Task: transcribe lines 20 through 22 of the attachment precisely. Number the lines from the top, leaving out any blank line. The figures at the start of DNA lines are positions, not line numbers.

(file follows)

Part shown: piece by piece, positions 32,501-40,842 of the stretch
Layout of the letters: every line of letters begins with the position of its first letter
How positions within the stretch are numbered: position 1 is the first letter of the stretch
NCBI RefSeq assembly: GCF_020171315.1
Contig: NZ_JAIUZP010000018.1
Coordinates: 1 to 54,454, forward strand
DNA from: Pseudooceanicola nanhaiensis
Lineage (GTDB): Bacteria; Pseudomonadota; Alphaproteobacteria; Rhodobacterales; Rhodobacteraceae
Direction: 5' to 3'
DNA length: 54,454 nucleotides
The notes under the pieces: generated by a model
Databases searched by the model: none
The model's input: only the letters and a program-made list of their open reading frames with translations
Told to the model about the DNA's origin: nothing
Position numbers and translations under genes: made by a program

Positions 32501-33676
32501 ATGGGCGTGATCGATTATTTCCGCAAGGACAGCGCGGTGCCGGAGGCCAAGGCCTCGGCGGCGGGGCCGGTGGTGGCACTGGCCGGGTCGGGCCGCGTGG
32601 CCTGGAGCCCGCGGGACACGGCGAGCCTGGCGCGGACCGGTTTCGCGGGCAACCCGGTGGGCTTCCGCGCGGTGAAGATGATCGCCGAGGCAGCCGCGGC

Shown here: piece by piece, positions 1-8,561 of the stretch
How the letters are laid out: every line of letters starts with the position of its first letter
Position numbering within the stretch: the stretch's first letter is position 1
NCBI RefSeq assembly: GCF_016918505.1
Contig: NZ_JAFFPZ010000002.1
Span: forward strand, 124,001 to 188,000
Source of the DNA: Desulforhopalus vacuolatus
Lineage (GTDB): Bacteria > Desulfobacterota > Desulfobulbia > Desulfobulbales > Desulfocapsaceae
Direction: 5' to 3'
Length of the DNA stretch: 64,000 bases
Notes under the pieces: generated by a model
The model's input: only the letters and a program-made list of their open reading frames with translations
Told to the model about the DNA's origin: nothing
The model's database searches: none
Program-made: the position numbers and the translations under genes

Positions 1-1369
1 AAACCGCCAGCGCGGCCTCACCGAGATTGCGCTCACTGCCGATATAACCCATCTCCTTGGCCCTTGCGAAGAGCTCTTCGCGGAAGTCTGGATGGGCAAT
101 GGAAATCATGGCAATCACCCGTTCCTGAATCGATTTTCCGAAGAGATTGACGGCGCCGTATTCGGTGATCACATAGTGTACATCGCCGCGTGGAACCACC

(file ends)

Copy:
How the letters are laid out: every line of letters starts with the position of its first letter
Position numbering within the stretch: the stretch's first letter is position 1
NCBI RefSeq assembly: GCF_016918505.1